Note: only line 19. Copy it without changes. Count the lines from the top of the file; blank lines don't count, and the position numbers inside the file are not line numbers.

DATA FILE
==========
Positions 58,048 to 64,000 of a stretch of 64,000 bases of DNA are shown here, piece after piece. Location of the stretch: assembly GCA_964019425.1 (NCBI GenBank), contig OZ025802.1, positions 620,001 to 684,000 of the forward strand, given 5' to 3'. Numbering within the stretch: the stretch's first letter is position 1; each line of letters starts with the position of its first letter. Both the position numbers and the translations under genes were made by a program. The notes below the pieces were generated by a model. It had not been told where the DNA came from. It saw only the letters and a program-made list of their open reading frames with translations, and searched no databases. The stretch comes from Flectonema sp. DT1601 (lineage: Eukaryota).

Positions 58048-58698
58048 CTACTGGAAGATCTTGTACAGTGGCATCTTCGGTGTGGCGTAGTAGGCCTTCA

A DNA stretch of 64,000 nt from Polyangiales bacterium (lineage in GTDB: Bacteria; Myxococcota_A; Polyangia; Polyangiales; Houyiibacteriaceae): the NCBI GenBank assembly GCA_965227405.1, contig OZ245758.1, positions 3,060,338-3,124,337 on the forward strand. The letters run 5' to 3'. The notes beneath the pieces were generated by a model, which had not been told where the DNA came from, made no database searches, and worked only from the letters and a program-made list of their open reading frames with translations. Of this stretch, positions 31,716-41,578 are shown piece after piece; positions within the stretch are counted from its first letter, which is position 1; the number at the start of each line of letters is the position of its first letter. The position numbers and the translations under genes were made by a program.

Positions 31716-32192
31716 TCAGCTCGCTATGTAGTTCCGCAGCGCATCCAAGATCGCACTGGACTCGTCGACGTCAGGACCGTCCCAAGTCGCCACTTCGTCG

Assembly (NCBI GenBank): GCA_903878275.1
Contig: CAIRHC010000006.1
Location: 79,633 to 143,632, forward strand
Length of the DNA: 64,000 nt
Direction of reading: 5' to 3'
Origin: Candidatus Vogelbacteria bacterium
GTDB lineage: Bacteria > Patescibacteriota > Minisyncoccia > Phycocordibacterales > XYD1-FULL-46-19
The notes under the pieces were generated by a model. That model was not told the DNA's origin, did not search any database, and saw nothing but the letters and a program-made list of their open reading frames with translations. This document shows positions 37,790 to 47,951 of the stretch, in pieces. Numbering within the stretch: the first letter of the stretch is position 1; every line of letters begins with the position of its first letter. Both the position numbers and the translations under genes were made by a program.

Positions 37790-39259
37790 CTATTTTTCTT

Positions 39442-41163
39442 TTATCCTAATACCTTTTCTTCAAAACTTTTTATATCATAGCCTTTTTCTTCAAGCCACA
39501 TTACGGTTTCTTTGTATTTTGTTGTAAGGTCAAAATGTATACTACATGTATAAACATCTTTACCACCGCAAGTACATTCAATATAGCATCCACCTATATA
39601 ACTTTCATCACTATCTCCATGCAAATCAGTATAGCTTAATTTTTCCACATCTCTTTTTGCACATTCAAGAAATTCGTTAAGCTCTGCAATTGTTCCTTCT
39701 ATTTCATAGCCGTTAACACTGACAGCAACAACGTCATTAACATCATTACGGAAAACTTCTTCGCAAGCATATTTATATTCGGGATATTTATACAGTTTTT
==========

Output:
39501 TTACGGTTTCTTTGTATTTTGTTGTAAGGTCAAAATGTATACTACATGTATAAACATCTTTACCACCGCAAGTACATTCAATATAGCATCCACCTATATA